When travelling New Zealand, the most cost effective way to dine is to self-cater - particularly if you are staying in motel or apartment style accommodations that contain a kitchenette or kitchen so you can prepare your own meals. Most towns will have a main supermarket or a general grocery store. New Zealand grows much of its own produce - and local farmers markets are a great source of fresh fruit, vegetables, honey and eggs.
Driving in New Zealand
What sort of driving licence do I need to drive in New Zealand?
You can drive in New Zealand if you have a current and valid overseas licence or driver permit in English, or accompanied by an accurate translation.
What is the minimum age to drive a rental vehicle in New Zealand?
The usual minimum age to rent or drive a rental vehicle in New Zealand is 25 however we have a special arrangement with Europcar which allows drivers from 21 years old. They must hold a current valid full licence (not provisional).
What does fuel cost in New Zealand and how much should I budget for my tour?
Petrol in New Zealand costs around NZ$2.30 per litre (around NZ$10 per US Gallon). The tours listed on our sites and any itineraries we create for you will give you an indication of the fuel cost for your tour based on the specific car selected.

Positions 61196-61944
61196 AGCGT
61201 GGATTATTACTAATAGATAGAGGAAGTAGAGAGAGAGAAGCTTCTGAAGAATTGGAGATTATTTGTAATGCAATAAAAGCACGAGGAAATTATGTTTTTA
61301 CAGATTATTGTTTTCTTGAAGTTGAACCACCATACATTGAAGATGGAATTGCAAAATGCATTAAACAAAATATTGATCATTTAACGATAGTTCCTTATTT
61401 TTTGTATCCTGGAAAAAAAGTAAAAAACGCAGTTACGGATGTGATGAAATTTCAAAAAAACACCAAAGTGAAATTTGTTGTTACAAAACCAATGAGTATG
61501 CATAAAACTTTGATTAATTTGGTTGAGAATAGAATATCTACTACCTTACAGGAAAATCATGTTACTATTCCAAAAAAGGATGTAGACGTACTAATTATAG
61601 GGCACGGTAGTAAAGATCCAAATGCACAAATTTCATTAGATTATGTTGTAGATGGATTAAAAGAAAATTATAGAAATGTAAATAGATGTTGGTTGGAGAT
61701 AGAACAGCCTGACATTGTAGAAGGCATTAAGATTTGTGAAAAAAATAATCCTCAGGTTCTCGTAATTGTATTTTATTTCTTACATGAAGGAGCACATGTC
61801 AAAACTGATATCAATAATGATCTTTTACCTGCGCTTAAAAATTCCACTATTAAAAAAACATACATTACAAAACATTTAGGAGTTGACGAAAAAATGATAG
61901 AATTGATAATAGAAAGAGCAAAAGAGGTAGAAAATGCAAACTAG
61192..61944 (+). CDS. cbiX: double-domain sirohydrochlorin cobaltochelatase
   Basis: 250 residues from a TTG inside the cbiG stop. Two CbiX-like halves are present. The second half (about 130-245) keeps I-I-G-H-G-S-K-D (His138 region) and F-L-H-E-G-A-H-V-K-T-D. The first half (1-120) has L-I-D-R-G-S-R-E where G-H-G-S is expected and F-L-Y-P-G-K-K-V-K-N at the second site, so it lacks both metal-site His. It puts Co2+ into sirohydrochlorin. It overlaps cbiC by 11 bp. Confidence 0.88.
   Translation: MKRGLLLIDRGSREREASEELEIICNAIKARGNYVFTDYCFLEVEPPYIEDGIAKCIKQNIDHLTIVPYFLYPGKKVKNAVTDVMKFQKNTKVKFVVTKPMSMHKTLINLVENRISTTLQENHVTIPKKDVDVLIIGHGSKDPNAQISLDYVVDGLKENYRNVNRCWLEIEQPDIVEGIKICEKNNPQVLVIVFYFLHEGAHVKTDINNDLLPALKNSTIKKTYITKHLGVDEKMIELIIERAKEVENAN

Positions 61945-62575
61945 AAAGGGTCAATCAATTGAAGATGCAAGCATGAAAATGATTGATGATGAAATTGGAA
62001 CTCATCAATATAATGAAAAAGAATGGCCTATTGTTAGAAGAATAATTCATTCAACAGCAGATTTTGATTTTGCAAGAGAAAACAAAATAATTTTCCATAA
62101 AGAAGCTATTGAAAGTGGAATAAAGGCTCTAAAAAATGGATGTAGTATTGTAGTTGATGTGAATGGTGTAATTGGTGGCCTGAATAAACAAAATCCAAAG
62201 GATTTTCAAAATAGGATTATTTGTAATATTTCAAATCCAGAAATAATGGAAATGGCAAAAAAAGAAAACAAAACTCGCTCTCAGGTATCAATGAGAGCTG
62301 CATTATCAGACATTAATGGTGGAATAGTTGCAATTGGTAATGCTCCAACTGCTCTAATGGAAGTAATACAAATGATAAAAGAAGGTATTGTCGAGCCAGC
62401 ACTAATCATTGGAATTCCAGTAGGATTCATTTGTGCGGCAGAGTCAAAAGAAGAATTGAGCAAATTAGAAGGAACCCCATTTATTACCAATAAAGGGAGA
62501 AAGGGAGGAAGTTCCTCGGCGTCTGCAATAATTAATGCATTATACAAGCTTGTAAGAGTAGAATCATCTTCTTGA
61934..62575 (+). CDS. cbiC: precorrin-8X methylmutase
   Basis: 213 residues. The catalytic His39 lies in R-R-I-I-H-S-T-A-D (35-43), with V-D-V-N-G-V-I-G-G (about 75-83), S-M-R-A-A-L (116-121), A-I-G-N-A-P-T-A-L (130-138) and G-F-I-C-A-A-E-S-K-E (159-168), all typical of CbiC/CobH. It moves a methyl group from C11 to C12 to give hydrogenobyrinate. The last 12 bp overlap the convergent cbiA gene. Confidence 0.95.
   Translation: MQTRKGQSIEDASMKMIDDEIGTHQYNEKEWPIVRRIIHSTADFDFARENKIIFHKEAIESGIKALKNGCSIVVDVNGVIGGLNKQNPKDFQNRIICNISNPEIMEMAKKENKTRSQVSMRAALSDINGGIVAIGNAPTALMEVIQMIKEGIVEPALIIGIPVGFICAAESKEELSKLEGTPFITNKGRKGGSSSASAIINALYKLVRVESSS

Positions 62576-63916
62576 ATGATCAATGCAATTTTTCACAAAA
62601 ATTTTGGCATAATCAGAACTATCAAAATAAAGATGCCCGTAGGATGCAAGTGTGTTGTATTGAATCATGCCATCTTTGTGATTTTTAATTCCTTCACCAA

Which side of the road do you drive on in New Zealand?
In New Zealand we drive on the left hand side of the road.
What are road conditions like in New Zealand?
New Zealand roads are generally very well maintained and very well signposted. Finding your way outside of large cities is very straightforward and our directions and maps assist you everywhere.
There are very few motorways or large carriageways in New Zealand with most roads being just 2 lane highways. This does mean that getting from A to B takes a little longer than you might be used to (work on an average of 80kph/50mph) but of course the fantastic scenery makes it worthwhile.
What is the speed limit in New Zealand?